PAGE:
Translation of Review by George Zivier
First came only a hand, a hand in the light trembling out of a human bundle. Then the bundle developed into the slim figure of a girl dancing swiftly and - technically - faultlessly: Judy Jarvis. Whoever had thought that with the decease of the great Dore Hoyer expressive dancing in its highest, purest form had gone out of the world, had to correct his opinion. Here it came back to us young and full of life, - as a Renaissance.
"... and death shall have no dominion", the motto of the night by Dylan Thomas, invites reflections on Maurice Béjart's "Euphorias". But with this young dancer, point de vue du monde is not pushing into the foreground, does not become Leitmotiv. The 'last' Wigman student much rather enchants through moving pictures, hardly impeded by the paleness of thought. Her expressive dancing aims - in spite of basically real phenomena - more at dancing than expressing.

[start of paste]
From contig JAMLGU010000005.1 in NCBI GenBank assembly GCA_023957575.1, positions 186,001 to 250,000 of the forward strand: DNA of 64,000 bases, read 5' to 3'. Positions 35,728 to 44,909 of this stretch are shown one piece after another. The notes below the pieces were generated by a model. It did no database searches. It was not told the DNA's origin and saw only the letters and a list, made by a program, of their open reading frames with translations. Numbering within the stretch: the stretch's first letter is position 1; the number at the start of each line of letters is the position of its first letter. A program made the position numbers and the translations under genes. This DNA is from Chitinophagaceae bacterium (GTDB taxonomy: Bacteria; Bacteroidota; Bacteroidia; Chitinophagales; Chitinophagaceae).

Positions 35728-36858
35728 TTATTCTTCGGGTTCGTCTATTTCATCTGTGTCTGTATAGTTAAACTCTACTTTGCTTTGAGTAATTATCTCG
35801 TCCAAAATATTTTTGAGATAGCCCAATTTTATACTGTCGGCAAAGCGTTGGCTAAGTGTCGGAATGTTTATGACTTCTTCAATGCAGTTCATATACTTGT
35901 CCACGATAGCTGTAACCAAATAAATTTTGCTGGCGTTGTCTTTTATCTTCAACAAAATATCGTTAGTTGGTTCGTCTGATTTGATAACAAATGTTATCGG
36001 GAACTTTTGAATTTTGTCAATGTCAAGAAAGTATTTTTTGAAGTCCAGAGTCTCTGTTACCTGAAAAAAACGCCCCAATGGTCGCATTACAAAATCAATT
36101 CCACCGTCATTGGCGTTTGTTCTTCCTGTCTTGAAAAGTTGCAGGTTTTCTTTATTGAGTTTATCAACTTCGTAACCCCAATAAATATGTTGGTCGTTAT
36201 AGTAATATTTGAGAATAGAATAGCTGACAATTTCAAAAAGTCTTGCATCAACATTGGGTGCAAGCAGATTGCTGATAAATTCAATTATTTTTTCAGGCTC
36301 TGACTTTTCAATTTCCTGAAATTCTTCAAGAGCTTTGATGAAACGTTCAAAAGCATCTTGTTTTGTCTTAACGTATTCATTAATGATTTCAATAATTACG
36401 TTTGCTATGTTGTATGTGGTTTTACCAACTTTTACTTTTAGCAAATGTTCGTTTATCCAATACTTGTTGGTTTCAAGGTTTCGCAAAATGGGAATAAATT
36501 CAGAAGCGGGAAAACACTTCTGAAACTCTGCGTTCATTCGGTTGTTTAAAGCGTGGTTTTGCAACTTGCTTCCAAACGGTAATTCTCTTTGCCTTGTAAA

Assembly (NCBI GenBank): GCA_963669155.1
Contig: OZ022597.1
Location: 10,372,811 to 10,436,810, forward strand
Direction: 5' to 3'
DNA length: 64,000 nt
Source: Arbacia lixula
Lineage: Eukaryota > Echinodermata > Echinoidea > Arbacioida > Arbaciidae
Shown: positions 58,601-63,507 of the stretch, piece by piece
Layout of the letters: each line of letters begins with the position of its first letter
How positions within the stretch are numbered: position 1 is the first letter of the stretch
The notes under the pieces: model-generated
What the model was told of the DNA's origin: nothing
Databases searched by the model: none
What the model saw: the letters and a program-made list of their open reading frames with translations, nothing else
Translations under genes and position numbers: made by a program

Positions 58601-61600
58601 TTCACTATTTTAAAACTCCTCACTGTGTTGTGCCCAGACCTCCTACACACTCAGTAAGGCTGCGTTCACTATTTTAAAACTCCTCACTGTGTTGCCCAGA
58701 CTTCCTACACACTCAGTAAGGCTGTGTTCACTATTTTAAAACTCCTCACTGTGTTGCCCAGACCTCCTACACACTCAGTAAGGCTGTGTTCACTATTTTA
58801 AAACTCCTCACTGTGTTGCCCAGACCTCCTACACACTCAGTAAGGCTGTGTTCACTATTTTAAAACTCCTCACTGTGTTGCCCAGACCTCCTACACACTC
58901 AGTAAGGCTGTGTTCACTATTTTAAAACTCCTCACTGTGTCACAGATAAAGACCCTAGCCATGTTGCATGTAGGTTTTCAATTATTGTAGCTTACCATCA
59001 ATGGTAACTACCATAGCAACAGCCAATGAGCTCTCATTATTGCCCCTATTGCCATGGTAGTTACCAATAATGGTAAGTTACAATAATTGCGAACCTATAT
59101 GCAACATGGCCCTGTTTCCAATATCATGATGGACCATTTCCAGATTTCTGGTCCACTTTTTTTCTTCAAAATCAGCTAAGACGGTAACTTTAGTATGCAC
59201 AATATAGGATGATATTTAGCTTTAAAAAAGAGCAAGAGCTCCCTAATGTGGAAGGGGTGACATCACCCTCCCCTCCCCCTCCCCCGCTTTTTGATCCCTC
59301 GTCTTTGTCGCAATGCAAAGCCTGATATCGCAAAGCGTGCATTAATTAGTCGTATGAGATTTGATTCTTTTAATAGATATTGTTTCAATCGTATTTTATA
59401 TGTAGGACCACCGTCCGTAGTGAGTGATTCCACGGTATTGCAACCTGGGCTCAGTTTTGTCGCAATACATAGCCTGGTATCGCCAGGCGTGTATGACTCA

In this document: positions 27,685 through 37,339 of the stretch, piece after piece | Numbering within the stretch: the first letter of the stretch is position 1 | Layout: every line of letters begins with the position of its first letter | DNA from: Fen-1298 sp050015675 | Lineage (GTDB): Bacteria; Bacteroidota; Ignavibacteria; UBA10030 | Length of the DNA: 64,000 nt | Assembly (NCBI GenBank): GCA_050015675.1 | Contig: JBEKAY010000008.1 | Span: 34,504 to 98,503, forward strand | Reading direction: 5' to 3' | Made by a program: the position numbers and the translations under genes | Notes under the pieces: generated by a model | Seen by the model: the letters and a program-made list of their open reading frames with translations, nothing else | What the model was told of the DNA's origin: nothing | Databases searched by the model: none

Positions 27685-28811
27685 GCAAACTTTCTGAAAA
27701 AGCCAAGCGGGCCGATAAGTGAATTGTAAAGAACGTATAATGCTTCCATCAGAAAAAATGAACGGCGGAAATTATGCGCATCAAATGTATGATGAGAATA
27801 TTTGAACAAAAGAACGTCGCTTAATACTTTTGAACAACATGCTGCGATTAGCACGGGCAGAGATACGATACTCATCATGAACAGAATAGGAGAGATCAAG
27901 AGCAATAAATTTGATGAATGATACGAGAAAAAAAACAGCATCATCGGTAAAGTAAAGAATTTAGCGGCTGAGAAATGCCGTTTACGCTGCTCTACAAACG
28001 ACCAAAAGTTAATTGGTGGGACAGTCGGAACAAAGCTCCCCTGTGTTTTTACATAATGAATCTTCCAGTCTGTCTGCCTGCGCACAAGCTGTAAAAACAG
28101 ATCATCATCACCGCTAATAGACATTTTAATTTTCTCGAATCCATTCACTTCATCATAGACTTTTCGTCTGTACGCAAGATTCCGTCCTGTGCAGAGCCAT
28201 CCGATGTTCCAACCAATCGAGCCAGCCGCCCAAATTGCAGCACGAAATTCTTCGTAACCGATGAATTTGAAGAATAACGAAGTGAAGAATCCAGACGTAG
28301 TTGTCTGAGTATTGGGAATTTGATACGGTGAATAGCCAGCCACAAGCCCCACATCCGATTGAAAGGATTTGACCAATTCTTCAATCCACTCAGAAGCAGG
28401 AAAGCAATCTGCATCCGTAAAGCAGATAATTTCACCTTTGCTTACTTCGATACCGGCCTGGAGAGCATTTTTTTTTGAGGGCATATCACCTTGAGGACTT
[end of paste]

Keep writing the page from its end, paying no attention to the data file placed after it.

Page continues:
Her technical high form, magical fantasy and certainly also Mary Wigman's direct influence enable her to the embodiment of numbers different in character. So once she is an old ascetic, clothed in silvery fog through attire and light effects, whose halting movements evoke deep emotion, or a Little Bird Melancholy, exhaling its life in grotesquely angular leaps - and then radiates again in hearty naïve dances of vitality. Moreover she knows how to make use of skin-tight costume effects, and also she uses stage light effects as if she had been in the "business" for years.
That Judy Jarvis has to develop this and that further still lies in the nature of things. She will dance out her numbers longer, come away from movements close to the floor, striving upwards.
The always critical and quickly impatient audience at the "Schaubühne am Halleschen Ufer" this time spilled over with enthusiastic approval and demanded dacapi, accorded willingly by the radiant young dancer. One should soon give Judy Jarvis another opportunity to show herself to us.